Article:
This is a wet boat*, well suited for daytime sailing on inland waters. (* Wet Boat: You get wet as the waves crash over the side, or as you briefly go under the water, or if you forget to put in the corks that stop the boat from sinking.)
|Lake Burley Griffin, 2016|
Designed Alan Payne AM (Sydney naval designer responsible for Australia's first entry into the America's Cup - 'Gretal') the design was highly thought of.
Length over all (LOA): 18ft 6in - 5.64m
LOA less NSW RTA deductibles: 5.49m
Waterline length (LWL): 17ft 5in - 5.3m
Beam: 8ft - 2.44m
Draught: 1ft 3in - 0.38m
Draught with center board down: 3ft 3in - 0.99m
Weight: 800 lbs - 362.8 kg
Mass: 1201 lbs - 545kg
Mast: Aluminium 21ft - 6.4m, 4 side stays
Boom: Simple push in with goose neck fittingsOriginal spars by De Havilland Marine.
1. Mainsail 126 sq ft (11.7m4)
2. Genoa 77 sq ft (7.2m4)
3. No 2 jib 51 sq ft (4.7m4) (optional)
4. Storm jib 35 sq ft (3.3m4).
Originally carried Miller Whitworth sails with twist on nylon hanks for the jib and nylon mainsail battens
Ratchet winch centrally located
Original 9hp Johnson mounted off -center on the transom
Retro filled with a 54lb thrust electric motor, solar charged running off a marine 12V battery.
Storage and Accommodation
Under bow locker: Sails
Cabin: sleeps 2 comfortably (protected from crocs and goannas), prov for toilet, generous stowage under bunks
Deck: sleeps 2 uncomfortably (provision for external cover).
Electrics: Solar panels change a dedicated 12V Battery which drives navigation lights, radios, pumps, wind speed indicators, GPS and on-board computer - and acts as a backup for the electric motor.
Class Based Handicap (CBH): 0.626 (handicap as at 2014)
As a trailerable boat, the standing rigging will be put up on a regular basis, perhaps every time the boat is to be put on the water. Some pictures of the rigging setup are here.
After a bit of trial and error at putting the mast up, I have settled on the following process, which can be accomplished by one person but is much easier with two.
You can put the standing rigging up while on a trailer or when in the water, but it is far harder on the water, and perhaps almost impossible with just one person. Doing this on a trailer before launch comes with two risks. Firstly, there is an added risk of a fall onto ground (which is harder than water). Secondly, there is a new risk of the mast hitting overhanging trees, so check the path you are going to take to the boat ramp.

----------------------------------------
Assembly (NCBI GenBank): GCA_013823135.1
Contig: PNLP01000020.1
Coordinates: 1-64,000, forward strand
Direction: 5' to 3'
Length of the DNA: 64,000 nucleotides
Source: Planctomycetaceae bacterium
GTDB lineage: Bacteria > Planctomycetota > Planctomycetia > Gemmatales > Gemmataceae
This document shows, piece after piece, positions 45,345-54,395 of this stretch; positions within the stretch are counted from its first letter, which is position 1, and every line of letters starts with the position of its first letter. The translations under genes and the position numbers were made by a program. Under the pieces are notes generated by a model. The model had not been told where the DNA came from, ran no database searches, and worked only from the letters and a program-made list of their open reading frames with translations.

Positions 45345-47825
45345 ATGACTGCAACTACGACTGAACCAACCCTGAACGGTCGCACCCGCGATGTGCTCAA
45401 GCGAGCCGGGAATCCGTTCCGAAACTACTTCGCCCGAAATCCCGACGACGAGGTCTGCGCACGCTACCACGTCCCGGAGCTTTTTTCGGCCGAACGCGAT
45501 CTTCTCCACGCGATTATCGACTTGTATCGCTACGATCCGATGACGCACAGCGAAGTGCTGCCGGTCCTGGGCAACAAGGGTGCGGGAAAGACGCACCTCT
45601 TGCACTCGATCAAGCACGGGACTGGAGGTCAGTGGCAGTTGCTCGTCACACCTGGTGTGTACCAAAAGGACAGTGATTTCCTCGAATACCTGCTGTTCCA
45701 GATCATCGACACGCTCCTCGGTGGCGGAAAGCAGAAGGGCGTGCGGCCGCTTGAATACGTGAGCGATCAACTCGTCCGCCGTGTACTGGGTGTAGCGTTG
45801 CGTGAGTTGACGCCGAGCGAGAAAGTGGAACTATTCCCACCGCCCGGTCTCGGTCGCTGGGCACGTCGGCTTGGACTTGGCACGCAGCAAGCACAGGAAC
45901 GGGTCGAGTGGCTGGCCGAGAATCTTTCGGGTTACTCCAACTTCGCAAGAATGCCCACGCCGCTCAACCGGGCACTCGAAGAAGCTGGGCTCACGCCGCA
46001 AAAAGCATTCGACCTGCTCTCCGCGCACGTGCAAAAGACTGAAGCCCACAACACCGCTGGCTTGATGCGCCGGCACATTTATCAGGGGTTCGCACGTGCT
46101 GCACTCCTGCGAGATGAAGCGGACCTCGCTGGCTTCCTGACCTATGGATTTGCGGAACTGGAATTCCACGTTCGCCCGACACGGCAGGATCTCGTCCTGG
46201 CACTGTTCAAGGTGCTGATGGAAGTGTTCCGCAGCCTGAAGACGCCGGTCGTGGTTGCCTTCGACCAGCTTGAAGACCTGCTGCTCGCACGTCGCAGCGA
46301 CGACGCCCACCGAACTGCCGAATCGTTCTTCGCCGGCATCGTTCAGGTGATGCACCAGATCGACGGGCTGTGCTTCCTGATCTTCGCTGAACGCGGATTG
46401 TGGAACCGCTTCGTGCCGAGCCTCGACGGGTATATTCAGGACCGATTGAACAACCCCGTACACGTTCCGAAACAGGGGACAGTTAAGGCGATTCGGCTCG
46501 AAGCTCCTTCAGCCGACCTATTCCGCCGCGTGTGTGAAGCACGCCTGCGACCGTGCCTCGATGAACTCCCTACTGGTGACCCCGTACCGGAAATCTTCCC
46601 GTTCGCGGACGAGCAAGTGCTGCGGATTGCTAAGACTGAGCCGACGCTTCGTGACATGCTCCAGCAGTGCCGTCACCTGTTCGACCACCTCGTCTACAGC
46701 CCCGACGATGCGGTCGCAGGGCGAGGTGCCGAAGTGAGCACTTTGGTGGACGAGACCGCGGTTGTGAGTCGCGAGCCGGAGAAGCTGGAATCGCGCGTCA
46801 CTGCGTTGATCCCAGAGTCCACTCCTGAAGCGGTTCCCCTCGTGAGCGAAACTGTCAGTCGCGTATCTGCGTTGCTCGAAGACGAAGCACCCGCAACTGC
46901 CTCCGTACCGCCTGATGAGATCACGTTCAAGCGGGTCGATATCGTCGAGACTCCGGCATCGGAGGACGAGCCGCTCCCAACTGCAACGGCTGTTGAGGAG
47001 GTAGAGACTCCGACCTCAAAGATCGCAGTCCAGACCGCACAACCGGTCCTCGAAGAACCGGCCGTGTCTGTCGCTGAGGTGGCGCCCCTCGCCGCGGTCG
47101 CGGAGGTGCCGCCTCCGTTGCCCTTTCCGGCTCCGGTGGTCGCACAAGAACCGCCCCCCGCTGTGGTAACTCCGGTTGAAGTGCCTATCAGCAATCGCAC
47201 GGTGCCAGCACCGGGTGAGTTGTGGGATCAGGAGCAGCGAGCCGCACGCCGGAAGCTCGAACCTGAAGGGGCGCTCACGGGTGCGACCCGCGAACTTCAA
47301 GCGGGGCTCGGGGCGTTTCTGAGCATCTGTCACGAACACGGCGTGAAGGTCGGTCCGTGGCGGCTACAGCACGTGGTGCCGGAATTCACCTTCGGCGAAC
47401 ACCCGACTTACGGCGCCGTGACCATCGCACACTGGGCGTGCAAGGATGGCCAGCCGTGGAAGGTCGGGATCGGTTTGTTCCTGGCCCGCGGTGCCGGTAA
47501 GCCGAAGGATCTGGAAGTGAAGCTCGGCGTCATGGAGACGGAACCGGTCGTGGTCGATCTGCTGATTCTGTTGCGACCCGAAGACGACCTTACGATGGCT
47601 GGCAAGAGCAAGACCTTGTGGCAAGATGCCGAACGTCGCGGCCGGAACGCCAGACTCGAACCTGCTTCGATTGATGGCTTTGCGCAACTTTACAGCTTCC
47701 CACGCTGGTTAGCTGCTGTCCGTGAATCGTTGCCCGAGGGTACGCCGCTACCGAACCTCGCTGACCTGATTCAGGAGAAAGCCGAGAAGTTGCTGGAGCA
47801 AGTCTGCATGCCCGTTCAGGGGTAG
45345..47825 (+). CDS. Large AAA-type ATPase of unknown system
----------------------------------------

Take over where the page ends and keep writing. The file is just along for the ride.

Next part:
1: place the mast aft of the step on the hull, ensuring spreaders are angled downwards on both sides of mast and that no ropes/chains will foul the step.
2: check electrics to 360 degree white light at top of mast then disconnect electrics
3: connect upper stays (2) and lower stays (2) to deck
4. lift mast slightly above the horizontal and slip the foot of the mast into the step on the hull, until it locks onto the steel pivot in the foot.
5. the front stay can then be pulled forward to raise the mast until it is locked in place. If the mast starts to swing either way, check that one of the side stays has not become fouled.
6: connect electrics and recheck for power to the top light.
7. slip the boom into the mast pin and choose to rig for no sails or sails.
8. check that the mast is upright, ensuring that the stays are not tight but fairly evenly tensioned. Note that the rigging should only achieve tensioning when the jib is in place. Any undue top mast curvature under sail may need fine adjustments to tighten or loosen the shrouds. I have been told not to overtighten the stays - they need to be able to flex. (see also the useful article at http://www.thecoastalpassage.com/petrearigging.html).
If you plan on buying one of these, take an experience yachts person along with you. While these are solid boats, the age is such that some key components could be starting to fail through age - particularly the back deck (which could be very expensive to replace). I was lucky with this one - excellent care from the previous owners had left her in great shape and good working order (for inland lakes).